Since they are both essentially the same drug from a pharmacological standpoint, crack vs cocaine effects are very similar. The drugs are stimulants, meaning that users describe a feeling of alertness, power and energy, or perhaps feelings of anxiety and paranoia. The differences in the effects felt from a crack vs a coke high come from the method of ingestion. Smoking any drug typically allows it to affect the brain much more quickly.
Smoking crack is the typical method of administration, and is accomplished by heating up the solid rocks in a glass pipe and inhaling the results. The effects of smoking crack are instantaneous and last from five to ten minutes.
Cocaine in its powder form cannot be smoked. Powder cocaine is usually taken nasally, although more rarely it is consumed intravenously. Snorting cocaine simply involves inhaling the raw powder through the nose, while injecting cocaine involves dissolving the powder into water before injection. When taken these ways, the effects aren’t as instantaneous as seen with smoking crack, but can persist for longer, up to an hour if injected.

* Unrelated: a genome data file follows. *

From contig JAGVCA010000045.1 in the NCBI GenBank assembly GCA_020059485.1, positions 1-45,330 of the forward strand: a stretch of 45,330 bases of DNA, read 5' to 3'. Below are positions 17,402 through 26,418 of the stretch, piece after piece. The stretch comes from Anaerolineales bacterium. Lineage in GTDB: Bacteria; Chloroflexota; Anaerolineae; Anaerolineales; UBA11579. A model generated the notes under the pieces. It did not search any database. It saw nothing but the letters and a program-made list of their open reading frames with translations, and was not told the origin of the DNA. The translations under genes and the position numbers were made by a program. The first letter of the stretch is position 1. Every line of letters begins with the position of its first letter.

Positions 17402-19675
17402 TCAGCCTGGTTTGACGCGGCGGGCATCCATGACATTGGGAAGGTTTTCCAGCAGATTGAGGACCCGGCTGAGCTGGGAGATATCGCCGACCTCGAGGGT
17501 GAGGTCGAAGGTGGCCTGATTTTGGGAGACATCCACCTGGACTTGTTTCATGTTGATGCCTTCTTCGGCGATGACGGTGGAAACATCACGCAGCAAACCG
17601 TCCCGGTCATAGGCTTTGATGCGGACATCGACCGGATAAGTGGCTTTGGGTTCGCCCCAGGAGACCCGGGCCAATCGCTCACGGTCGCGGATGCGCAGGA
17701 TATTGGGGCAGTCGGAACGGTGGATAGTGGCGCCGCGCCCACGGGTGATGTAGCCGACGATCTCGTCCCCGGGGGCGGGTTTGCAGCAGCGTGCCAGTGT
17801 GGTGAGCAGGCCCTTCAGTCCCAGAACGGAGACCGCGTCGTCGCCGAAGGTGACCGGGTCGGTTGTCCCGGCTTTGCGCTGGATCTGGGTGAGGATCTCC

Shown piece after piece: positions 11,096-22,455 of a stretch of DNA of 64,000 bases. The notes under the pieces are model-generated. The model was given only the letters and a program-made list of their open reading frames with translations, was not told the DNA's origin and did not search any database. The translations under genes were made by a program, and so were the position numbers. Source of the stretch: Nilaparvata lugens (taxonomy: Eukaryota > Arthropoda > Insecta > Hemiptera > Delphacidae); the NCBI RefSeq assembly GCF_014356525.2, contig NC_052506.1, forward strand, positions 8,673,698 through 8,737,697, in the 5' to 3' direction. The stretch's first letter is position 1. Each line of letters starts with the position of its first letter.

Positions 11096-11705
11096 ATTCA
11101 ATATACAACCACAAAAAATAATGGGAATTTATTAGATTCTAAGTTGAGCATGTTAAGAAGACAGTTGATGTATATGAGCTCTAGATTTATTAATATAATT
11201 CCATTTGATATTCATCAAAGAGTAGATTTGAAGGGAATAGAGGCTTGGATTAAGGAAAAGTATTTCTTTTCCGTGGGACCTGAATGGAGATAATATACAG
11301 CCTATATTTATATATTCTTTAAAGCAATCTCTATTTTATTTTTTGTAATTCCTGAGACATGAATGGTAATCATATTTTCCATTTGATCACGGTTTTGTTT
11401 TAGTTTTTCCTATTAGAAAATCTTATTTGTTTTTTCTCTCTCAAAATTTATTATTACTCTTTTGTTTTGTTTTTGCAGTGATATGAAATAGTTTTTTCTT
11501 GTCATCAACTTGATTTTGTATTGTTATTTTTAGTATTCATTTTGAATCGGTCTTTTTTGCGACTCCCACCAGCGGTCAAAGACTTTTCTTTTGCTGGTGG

Ingredients & Cutting Agents
Both crack and cocaine can be prepared and packaged using various cutting agents intended to reduce the cost. Crack and cocaine cutting agents that are psychoactive or even toxic themselves can introduce further risks into the consumption of already highly addictive and dangerous drug. The effects of adult or teen overdose of cocaine are potentially deadly, and the inclusion of black market adulterants can increase that danger.
The two basic crack ingredients are powdered cocaine and baking soda, mixed and then boiled to create a solid precipitate. The exact proportion of these ingredients varies according to the desired purity of the end product. In order to maximize their profit, many producers may decide to use too much baking soda in crack, decreasing the quality to a noticeable degree. In these cases, the producer may add in an additional cutting agent for crack. These adulterants could include less expensive stimulants or anesthetics intended to mimic the effects of purer crack or cocaine.